Theatre Dojo claims more honors
Photo by Sue Brenner
SAN DIEGO - Theatre Dojo, featuring two artists based in southern New Mexico, continued to build its reputation on the American theater festival circuit last week at the fourth annual San Diego International Fringe Festival.
Performers Randy Granger, of Las Cruces, and Algernon D'Ammassa, of Deming, were honored at the closing ceremony with the Outstanding Storytelling Award, selected by the staff and board of the festival for Theatre Dojo's original work of music and theatre, "Killing Buddha," written by D'Ammassa, with songs and a musical score by Granger.
San Diego film and theater critic Beth Accomando, reporting for KPBS, described the play as "riveting and wonderful: The pyrotechnics are all in the actor's ability to hold you rapt with nothing more than words ... [and] amazing music made with an array of musical instruments, some of which are just found objects."
Last summer, Theatre Dojo was awarded a top prize at the Great Salt Lake Fringe Festival in Salt Lake City, taking home the "Fringe Pick" honor for "Killing Buddha." They will return to Utah in July with a new show while continuing to tour the country with "Killing Buddha."
Fringe festivals are festivals for the performing arts, visual arts and mixed media. The oldest and most famous of these festivals is the Edinburgh International Fringe Festival in Scotland, held annually since 1947. The United States hosts more fringe festivals than any country in the world. In its fourth year, San Diego International Fringe featured 89 productions over two weeks by dance, cirque, and theater companies from around the world.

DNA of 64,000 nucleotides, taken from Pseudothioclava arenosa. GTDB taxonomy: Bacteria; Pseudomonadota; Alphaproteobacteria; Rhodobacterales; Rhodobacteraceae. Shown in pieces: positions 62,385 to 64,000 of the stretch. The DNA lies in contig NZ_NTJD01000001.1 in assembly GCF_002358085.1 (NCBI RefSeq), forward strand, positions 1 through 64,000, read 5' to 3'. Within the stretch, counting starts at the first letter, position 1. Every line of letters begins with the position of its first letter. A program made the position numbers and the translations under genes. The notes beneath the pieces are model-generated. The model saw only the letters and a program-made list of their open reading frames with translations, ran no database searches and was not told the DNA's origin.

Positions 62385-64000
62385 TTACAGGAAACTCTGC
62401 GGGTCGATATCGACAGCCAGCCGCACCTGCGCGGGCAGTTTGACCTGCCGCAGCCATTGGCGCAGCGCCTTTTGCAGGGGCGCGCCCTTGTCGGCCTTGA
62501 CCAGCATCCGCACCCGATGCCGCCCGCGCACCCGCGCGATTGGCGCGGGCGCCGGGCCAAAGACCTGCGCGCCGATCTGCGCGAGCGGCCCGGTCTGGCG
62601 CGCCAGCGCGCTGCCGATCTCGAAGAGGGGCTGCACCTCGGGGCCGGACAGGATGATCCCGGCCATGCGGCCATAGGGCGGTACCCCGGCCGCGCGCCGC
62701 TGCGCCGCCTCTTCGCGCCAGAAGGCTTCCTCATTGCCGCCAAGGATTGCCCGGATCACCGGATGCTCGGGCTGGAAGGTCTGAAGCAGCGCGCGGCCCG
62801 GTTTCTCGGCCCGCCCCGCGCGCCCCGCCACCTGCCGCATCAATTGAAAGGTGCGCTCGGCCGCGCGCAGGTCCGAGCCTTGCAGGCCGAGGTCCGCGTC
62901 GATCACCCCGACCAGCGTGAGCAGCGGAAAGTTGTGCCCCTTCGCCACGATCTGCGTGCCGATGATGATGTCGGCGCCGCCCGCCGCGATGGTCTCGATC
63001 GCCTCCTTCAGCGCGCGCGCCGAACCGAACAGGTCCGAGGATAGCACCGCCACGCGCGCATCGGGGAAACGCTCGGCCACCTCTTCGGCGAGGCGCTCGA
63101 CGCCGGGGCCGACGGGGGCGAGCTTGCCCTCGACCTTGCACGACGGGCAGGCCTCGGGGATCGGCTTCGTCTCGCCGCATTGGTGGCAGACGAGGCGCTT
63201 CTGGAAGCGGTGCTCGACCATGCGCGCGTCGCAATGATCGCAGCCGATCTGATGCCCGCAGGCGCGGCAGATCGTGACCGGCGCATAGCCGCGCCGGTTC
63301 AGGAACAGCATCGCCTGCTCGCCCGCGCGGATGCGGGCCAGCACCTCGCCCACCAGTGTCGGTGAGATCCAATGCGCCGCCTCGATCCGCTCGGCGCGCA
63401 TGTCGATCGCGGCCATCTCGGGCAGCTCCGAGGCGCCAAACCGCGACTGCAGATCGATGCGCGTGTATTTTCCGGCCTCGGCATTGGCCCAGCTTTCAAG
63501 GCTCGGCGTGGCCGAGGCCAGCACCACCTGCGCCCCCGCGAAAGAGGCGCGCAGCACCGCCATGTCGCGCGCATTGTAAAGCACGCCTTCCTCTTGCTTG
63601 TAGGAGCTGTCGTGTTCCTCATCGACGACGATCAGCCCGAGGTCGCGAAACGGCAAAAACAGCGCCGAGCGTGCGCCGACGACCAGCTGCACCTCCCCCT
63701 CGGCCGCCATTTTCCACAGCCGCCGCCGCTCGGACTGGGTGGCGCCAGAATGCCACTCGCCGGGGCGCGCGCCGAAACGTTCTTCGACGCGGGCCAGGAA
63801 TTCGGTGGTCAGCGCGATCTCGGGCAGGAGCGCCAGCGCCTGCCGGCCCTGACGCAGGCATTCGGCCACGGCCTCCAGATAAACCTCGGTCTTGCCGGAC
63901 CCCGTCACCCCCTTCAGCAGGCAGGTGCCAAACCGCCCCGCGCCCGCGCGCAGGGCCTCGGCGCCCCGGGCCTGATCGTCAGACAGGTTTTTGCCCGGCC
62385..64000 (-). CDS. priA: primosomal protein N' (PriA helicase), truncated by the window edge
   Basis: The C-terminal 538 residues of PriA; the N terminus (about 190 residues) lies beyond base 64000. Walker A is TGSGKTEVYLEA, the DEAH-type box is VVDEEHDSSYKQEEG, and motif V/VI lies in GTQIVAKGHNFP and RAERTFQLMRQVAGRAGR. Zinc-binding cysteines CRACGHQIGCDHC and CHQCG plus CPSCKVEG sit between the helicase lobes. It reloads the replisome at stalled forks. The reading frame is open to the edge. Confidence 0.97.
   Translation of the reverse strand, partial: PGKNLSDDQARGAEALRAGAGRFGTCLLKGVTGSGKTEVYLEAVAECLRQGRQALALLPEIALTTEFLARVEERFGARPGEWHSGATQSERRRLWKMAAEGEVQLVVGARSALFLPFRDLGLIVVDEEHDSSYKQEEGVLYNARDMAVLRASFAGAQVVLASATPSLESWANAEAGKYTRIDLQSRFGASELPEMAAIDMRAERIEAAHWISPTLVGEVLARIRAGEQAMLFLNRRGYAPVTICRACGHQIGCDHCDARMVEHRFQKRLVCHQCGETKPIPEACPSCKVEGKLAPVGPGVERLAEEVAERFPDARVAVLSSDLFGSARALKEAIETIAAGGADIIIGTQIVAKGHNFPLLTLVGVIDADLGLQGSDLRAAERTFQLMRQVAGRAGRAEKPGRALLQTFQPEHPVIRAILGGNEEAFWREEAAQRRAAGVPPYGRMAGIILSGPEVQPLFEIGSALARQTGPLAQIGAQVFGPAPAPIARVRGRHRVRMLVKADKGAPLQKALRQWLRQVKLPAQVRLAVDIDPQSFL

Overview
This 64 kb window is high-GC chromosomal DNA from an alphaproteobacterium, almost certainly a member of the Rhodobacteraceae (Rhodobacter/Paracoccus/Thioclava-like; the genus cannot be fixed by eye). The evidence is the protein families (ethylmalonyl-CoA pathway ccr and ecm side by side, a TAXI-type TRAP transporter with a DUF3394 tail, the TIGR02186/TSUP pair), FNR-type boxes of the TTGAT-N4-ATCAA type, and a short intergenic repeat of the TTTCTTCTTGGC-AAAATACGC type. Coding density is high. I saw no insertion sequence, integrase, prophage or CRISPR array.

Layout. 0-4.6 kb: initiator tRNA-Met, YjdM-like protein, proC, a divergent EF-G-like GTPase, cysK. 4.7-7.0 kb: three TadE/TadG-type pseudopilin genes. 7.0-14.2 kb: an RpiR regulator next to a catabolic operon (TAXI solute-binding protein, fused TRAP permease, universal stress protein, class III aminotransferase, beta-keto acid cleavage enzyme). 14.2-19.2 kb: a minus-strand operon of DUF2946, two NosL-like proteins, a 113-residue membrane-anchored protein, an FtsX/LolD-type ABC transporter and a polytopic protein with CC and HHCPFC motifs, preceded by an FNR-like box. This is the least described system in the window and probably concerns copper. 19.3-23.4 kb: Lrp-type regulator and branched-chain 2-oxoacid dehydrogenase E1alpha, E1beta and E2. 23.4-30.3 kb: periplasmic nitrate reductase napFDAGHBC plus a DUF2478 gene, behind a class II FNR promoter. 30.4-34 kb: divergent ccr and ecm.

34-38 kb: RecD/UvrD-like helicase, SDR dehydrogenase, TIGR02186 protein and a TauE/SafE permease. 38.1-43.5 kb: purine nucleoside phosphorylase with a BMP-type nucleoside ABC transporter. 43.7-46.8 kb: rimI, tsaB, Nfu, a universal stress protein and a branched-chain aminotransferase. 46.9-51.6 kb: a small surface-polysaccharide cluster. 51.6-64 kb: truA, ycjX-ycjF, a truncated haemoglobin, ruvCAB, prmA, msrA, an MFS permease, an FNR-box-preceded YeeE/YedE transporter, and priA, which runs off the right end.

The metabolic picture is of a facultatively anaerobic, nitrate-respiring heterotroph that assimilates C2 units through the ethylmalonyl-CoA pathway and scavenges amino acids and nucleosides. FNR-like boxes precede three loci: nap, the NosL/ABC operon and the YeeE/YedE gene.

"San Diego is a large international festival, so we weren't expecting much recognition here," said D'Ammassa, Theatre Dojo's founder and director. "We hoping to find a local audience, maybe a producer to bring us back. We were pleased with the strong response to our show, especially by other artists. And we put a different face on New Mexico for a lot of people. Even in California, people think of New Mexico as Santa Fe and the TV drama 'Breaking Bad.'"
Granger, resting before moving on to performances in Albuquerque, pronounced himself "very honored" by the growing acclaim for their play, but added, "It's the community and being inspired by others' work that is the best take-away."
"Killing Buddha" is a modern retelling of an Asian fable about a serial killer who seeks repentance. As with their popular performances of "An Iliad," the story is rendered through improvised musical scoring and dynamic storytelling with no set and minimal props. The duo will perform next at The Cell Theatre in downtown Albuquerque, and there will be a special Sept. 11 performance of "Killing Buddha" at the Hillsboro Community Center.
"The play examines terrorism and criminality," D'Ammassa says. "It invites us to examine how we respond to these issues, and to consider what is necessary for healing and peace. There is nothing I'd rather be doing to commemorate Sept. 11."